Mastermind: The Big Picture

For our final project, we wanted to try to incorporate several concepts from previous projects in order to show what we’ve learned. There were countless possibilities of what we could accomplish, but in the end we decided that we would create our own version of the game Mastermind. This would allow us to build and program everything ourselves to get it working exactly the way we wanted.

The original Mastermind was a board game involving two players: the codemaker and the codebreaker. The code maker would create a pattern of four pegs, with each peg having a variety of possible colors. The code is covered from the second play by a small shield, and then their job is to guess the code. For each guess, there is a spot at the end of the row for four smaller pegs to indicate whether each peg was either: in the correct location and the correct color, a color in the code but in the wrong location, or a color that isn’t in the code.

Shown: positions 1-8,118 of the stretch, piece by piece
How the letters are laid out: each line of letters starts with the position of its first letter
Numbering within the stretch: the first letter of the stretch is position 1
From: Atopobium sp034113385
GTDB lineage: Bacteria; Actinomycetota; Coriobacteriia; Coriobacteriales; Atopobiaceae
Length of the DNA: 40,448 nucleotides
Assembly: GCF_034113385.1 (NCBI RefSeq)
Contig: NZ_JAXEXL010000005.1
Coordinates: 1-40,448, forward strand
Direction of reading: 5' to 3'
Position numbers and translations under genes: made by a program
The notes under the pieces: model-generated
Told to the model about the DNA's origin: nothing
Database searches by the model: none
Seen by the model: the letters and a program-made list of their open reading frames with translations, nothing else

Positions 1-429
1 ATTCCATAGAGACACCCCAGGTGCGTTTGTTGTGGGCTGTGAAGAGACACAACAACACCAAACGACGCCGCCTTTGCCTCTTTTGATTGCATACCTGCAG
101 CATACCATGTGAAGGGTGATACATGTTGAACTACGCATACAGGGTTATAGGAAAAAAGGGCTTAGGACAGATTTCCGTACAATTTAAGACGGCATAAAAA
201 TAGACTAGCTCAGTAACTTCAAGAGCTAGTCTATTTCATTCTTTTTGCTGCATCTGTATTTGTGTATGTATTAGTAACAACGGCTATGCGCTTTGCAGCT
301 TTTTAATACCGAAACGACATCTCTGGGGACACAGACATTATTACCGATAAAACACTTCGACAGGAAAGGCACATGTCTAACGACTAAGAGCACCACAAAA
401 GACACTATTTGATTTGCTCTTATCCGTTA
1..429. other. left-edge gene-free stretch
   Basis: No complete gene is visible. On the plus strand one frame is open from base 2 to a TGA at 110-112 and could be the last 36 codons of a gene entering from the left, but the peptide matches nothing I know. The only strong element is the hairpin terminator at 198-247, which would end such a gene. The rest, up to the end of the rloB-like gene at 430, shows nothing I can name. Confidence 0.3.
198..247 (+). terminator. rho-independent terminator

Mastermind

We decided to make a few changes to the game in order to make it friendlier to use with the A3BU. Rather than trying to figure out how we could use color coded pegs, we decided to switch from a code of colored pegs to a code of digits. The program would randomly generate a four digit code, with the range of digits specified in the code (we used 1-6 most often), and then the user could enter their guess from TeraTerm. Then we wired up each of the three legs from each LED to the output pins on the A3BU, and these LEDs served as the indicator pegs that showed the player information about their guess. If their guess contained a correct number in the correct location, one of the LEDs would turn green. If their guess contained a correct number in an incorrect location, then one of the LEDs would turn blue. If any of the numbers guessed weren’t in the master code at all then that number of LEDs would turn red.

Here is a sample of our finished product:

Smoketown_Mastermind